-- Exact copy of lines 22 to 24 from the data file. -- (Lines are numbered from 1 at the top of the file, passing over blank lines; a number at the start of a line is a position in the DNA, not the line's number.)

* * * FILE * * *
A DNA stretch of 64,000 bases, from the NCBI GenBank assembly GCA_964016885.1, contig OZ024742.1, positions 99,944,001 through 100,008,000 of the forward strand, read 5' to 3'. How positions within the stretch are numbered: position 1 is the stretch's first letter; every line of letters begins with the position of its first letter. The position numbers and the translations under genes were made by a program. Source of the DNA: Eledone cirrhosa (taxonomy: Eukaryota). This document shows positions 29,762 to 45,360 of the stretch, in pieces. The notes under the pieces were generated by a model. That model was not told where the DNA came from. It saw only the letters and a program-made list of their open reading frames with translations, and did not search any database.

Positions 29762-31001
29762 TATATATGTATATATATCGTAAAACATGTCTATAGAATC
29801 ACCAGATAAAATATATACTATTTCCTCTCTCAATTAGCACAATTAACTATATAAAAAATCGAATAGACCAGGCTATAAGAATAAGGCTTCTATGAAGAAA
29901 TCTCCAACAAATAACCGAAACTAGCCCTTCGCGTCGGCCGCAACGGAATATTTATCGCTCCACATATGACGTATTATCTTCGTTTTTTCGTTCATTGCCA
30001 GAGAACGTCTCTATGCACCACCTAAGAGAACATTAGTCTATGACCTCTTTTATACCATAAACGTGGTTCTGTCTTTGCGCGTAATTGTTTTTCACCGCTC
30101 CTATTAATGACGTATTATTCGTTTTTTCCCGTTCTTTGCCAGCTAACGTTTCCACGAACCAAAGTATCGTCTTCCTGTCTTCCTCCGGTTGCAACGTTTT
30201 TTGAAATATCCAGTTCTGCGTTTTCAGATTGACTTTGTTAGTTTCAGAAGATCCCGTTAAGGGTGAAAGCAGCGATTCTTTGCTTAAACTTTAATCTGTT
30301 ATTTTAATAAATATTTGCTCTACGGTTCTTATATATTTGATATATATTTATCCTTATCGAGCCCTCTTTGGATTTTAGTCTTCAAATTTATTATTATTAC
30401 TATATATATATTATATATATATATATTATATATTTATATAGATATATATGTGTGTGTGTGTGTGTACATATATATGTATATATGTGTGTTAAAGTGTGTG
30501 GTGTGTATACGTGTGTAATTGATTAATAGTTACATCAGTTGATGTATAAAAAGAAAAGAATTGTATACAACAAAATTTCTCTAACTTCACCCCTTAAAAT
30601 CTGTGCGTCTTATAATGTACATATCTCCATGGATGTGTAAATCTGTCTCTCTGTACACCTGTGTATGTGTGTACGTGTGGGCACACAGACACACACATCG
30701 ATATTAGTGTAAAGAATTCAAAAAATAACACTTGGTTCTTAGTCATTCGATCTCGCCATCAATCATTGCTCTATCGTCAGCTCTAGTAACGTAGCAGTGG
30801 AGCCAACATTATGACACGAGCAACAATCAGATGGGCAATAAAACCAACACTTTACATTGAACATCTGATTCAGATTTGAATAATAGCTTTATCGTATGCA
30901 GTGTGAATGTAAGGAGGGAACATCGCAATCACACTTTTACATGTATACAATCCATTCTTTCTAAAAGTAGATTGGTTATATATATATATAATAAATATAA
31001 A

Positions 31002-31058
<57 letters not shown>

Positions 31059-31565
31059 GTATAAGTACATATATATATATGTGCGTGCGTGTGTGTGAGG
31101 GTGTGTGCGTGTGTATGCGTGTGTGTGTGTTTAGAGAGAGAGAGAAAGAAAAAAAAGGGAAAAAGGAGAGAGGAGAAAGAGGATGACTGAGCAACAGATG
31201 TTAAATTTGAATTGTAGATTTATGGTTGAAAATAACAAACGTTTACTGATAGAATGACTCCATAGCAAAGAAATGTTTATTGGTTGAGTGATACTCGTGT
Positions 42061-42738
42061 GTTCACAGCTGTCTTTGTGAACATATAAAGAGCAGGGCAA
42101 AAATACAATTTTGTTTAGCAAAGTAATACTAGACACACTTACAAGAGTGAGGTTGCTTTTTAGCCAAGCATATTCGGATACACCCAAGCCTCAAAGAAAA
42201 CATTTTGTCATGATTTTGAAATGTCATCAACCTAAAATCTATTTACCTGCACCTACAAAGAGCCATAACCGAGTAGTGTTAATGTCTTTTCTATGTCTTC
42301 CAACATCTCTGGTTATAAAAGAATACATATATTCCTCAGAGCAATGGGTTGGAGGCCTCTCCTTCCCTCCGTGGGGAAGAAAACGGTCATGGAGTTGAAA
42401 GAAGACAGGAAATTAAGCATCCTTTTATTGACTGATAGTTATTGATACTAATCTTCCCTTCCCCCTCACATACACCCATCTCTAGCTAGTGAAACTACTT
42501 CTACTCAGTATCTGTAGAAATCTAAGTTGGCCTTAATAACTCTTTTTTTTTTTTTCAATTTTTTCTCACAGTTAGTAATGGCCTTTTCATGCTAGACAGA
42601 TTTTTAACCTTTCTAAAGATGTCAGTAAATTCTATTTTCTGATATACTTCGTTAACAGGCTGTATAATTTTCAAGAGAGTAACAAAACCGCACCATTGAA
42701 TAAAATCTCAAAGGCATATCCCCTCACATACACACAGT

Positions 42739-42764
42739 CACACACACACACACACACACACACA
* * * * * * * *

31201 TTAAATTTGAATTGTAGATTTATGGTTGAAAATAACAAACGTTTACTGATAGAATGACTCCATAGCAAAGAAATGTTTATTGGTTGAGTGATACTCGTGT
Positions 42061-42738
42061 GTTCACAGCTGTCTTTGTGAACATATAAAGAGCAGGGCAA